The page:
Christine Carr: States Project: Iowa
I’ve been familiar with Christine Carr‘s work since it was featured in the Flak Photo exhibition Looking at the Land. I first met Christine shortly after she moved to Iowa to start teaching at Iowa State University. I was glad to have another photographer nearby who had such a strong interest in the landscape. I’ve always loved the haunting light and color in her photographs. Her Monolith series featured below is a great example of the atmosphere she can create through long exposures and framing.
Hailing from Portsmouth, Virginia, Christine Carr received her MFA from the Tyler School of Art, her BFA from the Corcoran College of Art and Design and her AAS from the Tidewater Community College Visual Arts Center. She is a two-time recipient of the Virginia Museum of Fine Arts Fellowship. Her work is included in the 5th edition of Exploring Color Photography, the 3rd edition of Photographic Possibilities and the 2nd edition of Light and Lens, all by Robert Hirsch. She has exhibited in solo shows in Washington, DC, Richmond, VA and Roanoke, VA, and in numerous group shows throughout the eastern United States. Much of her work explores the mood derived from spatial, light, and color relationships in the industrial and urban landscape. Carr has participated in residencies at the Kimmel Harding Nelson Center for the Arts and the Prairie Center of the Arts. She is currently teaching photography at Iowa State University in Ames, Iowa.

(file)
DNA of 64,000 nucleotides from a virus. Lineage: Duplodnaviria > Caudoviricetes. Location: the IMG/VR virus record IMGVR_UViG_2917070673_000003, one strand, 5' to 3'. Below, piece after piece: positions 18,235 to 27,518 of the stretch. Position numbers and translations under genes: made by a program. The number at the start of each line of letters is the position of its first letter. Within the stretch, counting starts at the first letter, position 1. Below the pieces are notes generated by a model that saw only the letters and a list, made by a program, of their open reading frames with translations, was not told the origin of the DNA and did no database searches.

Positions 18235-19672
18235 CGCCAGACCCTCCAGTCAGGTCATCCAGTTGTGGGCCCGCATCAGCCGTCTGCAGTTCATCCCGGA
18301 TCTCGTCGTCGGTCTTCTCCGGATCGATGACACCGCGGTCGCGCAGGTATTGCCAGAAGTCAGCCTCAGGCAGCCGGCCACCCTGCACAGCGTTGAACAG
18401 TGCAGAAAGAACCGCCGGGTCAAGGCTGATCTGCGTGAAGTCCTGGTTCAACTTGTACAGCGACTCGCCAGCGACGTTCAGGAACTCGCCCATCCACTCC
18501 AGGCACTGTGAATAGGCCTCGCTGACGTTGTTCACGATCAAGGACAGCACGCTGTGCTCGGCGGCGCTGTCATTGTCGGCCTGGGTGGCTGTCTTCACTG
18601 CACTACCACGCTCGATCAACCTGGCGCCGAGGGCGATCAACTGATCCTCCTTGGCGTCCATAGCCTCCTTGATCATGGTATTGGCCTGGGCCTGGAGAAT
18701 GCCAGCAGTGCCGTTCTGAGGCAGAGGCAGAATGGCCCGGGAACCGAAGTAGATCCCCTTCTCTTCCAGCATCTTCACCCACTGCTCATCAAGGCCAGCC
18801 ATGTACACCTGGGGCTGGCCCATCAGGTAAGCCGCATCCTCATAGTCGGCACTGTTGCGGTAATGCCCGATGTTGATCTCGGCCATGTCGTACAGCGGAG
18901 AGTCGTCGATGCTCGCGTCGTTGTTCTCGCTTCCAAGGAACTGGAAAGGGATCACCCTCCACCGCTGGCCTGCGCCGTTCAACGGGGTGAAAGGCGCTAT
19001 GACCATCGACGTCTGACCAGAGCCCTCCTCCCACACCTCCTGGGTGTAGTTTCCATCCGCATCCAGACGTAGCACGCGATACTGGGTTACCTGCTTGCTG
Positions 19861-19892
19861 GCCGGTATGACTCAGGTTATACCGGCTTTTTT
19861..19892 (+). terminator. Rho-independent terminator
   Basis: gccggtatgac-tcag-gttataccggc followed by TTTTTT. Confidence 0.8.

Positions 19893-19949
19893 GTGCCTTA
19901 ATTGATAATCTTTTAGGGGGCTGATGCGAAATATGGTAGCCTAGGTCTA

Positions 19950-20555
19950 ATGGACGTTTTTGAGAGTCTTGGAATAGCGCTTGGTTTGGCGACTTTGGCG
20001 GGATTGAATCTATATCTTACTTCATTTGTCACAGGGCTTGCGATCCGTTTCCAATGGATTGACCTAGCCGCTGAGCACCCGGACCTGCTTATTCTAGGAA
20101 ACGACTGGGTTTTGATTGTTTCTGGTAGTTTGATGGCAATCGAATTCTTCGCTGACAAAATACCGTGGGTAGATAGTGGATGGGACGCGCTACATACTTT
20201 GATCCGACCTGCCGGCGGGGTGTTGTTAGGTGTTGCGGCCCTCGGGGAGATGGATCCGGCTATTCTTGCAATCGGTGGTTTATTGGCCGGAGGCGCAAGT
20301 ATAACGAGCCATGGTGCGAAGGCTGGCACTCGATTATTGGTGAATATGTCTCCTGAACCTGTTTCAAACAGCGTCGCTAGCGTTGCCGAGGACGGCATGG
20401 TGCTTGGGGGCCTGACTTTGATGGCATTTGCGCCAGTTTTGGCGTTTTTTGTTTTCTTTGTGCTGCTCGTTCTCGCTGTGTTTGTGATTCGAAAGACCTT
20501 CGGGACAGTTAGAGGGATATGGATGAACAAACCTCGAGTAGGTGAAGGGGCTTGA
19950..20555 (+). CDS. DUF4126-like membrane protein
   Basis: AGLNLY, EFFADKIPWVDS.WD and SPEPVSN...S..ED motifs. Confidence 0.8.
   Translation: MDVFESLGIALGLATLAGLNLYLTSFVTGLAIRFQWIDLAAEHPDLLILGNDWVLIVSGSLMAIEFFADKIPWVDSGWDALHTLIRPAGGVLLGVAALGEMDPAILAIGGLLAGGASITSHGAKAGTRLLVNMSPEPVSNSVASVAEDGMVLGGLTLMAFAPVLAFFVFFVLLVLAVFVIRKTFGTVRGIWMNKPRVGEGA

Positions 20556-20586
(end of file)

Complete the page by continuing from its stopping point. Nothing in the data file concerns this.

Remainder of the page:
With this series, I am transforming contemporary buildings into fantastical power structures. I omit the horizon line and many details to obscure scale and use available light from a particular time of day to heighten mystery. I am drawn to facades that are nondescript, light in tone and have very few or no windows. The removal of context helps me to imagine what the buildings may be instead of being mired in what they are.
I am fascinated by the transformed structures, yet unsettled by the uncertainty of what occurs behind the blank walls. I am drawn to the sense of power that these emit and through them I feel a connection to ancient monuments that were important to ritual and memorialization.
Posts on Lenscratch may not be reproduced without the permission of the Lenscratch staff and the photographer.